This little machine, despite "only" having a 1.5GHz G4, only 1.25GB RAM, and running a version of OS X that's seven years and six versions out of date, handles all of this flawlessly. Add that to the fact that it's tiny, fits nicely on my desk, and has an awesome keyboard (I still like the keyboard on the PowerBooks better than the island on the MacBooks and post-unibody Pros, although I don't really mind that keyboard) and you have the perfect companion notebook for a teacher.

    Picture 7.png
     

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  12. iModFrenzy macrumors 6502a

    iModFrenzy

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    #12
    "Good for anything?" Absolutely! I use my PowerBook 15in 1.25ghz a lot. I love using mine to play games. Star Wars Battlefront is what I play most,Call Of Duty,Halo,Quake,etc. I also used it for assignments for school as well. I remember one assignment which really put it to the test, I had to multitask PhotoShop CS2, LibreOffice, and giant Wiki pages. PowerBook handled it fine. Luckily my printer manufacture still makes drivers for older OS X versions(EPSON in case your wondering). In fact, I'd have to say my PowerBook is more reliable than any of my computers when doing assignments. My ThinkPad T60 can be a bit slow sometimes,Toshiba Satellite don't even get me started.

    MacintoshGarden has really saved me, tons of software on there.

    Point is, they are still good for many things.
     
  13. eyoungren macrumors P6

    eyoungren

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    #13
    Just call me Erik. :cool:
     
  14. gooser macrumors 6502a

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    Jul 4, 2013
    #14
    several times a week i pick up and use one of my ibook g4's. if i can find a use for them then you can find a use for your powerbook. (just perfect for using in my lap while sitting on the sofa and glancing back and forth from the screen to the tv set.)
     
  15. MysticCow macrumors 6502a

    MysticCow

    Joined:
    May 27, 2013
    #15
    No, it's not good at all. You should send it to me for free.

    (STOP TRYING TO GET ME BANNED!)

    Seriously, if you can use it for something, use it. I use PowerPC for word processing, web browsing, emailing, an iTunes music library, and a few other things. That's with a G4 Digital Audio with inferior specs compared to that PowerBook.
     
  16. dotnet thread starter macrumors 6502a

    dotnet

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    Sydney, Australia
    #16
    Thanks everyone for your suggestions and encouragement!

    I've downloaded a few classic video games and will see how well they work. Unfortunately, it turns out the PB can't play Handbrake DVD rips without dropping lots of frames. I suppose the lack of hardware support for H.264 decoding is to blame. Maybe games work a bit better.
     
  17. thescotsman4 macrumors member

    thescotsman4

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    Nov 11, 2015
    #17
    @dotnet Congrats on your mac coming home.I picked up a nice condition 12" PB with the same specs as yours. They are cracking little machines, lots of character and of course an awesome keyboard! I think I may need to replace the thermal pads and fan as my PowerBook gets a bit hot browsing the web.

    Does anyone reckon that swapping in an SSD would help the performance of handbrake? I'm tempted to swap in an SSD when doing the pads and fan.
     
  18. Dronecatcher macrumors 68000

    Dronecatcher

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    #18
    If they're 720P or lower and no more than 30FPS they will play in VLC, MPlayer and XBMC.
    --- Post Merged, Feb 4, 2016 ---
    No, the rate of data streaming off the hard drive isn't the problem - it's the horsepower needed to decode it.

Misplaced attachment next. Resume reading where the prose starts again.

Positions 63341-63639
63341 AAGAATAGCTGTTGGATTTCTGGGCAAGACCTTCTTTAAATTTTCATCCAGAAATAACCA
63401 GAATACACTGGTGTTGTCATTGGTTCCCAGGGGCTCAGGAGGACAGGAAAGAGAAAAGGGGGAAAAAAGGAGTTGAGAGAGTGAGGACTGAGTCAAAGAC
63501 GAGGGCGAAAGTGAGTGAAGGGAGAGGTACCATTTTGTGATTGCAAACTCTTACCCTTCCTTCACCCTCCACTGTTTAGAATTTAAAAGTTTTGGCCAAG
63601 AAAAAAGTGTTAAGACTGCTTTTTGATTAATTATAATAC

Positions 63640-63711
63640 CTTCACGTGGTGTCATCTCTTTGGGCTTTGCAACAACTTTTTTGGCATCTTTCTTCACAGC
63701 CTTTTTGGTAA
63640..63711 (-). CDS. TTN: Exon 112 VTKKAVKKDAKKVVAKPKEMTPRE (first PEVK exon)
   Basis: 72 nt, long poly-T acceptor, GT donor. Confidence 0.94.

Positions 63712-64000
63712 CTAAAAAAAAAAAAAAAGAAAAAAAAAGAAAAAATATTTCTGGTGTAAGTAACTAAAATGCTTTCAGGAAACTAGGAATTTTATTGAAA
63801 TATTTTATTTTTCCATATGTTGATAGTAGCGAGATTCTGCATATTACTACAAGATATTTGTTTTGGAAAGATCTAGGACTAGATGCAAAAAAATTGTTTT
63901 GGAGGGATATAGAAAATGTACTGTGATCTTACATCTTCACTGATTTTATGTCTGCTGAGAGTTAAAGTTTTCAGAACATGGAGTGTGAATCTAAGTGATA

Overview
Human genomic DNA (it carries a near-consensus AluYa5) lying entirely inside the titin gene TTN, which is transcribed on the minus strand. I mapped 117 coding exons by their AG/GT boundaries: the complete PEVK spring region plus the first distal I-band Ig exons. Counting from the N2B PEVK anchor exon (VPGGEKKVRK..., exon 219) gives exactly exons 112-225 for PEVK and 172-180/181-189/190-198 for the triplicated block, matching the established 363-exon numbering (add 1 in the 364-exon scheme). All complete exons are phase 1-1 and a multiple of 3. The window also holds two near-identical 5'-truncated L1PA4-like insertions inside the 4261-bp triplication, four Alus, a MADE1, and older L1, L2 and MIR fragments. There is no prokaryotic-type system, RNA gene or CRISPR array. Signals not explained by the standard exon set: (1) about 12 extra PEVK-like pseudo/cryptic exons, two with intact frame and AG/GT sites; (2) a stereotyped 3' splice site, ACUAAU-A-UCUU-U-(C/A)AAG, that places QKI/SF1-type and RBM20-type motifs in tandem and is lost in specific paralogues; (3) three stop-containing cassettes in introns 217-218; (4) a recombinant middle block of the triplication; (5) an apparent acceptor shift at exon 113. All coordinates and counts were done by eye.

19. Daniël Oosterhuis macrumors 6502a

    Daniël Oosterhuis

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    #19
    DVDs don't do 720p. That's lower end Blu-Ray/HD-DVD territory.
     
  20. MysticCow macrumors 6502a

    MysticCow

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    #20
    Have to agree on trying VLC for video playback. I've had videos drop frames in QT only to work perfectly in VLC.
     
  21. dotnet thread starter macrumors 6502a

    dotnet

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    Apr 10, 2015
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    #21
    Interesting, I'll give VLC a shot.

    And yes, the videos are 480p or thereabouts, at circa 2Mbps bitrate.
     
  22. bobesch macrumors 6502a

    bobesch

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    Oct 21, 2015
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    Kiel, Germany
    #22
    If you're going to detach the PB for maintenance swapping the HDD to a mSata/IDE-Adapter is really a no-brainer even if Handbrake isn't that faster since speed for encoding video is more related to the CPU.
    Prsonaly I do enjoy every day working with my fast and silent iBooks(G3/G4) and Powerbook.
    It's a shame, swapping the hard drive is such a hassle on the old iBooksG3/G4
     
  23. thescotsman4 macrumors member

    thescotsman4

    Joined:
    Nov 11, 2015
    #23
    Yeah I've been toying with the idea of the SDD, I've already got the mSata/IDE-Adapter just need an mSata SSD and the motivation to do it! I love the form factor of the PB but can't help wonder if I'd be better off selling it an snagging an early MacBook Air 11".
     
  24. bobesch macrumors 6502a

    bobesch

    Joined:
    Oct 21, 2015
    Location:
    Kiel, Germany
    #24
    I've started using iBooks after my MacBookAir 11" (early 2014) was stolen.
    The 11" MacBookAir was my best experience for a portable computer and I am very good now in tricking me not to buy another one.
    As a replacement and to be up-to-date I now use a 2008 MacBookAlu 2.4GHz with El Capitan (price was 250€ and I maxed out RAM to 8GB and added an SSD). That my "Standard" for daily use, VPN-Connections to a Win2008-Server etc.
    In addition to that MacBook2008 I use two iBooksG4 (both ca,60€ plus 20€ for a new battery) on a regular base.
    Except from VPN-connectivity and Browser performance I prefer to use the iBooks, when it comes to use them in combination with beamer and USB-sticks.
    The Pros for the iBook are: GroupFax, NoUpdates, NoVirus, Full Office (2008) AND most Software (except from Multimedia) runs pretty good on iBook/PPC.
    Adding mSata/ide connector is a benefit for a reasonable price in combination with an capable and inert PPC-machine.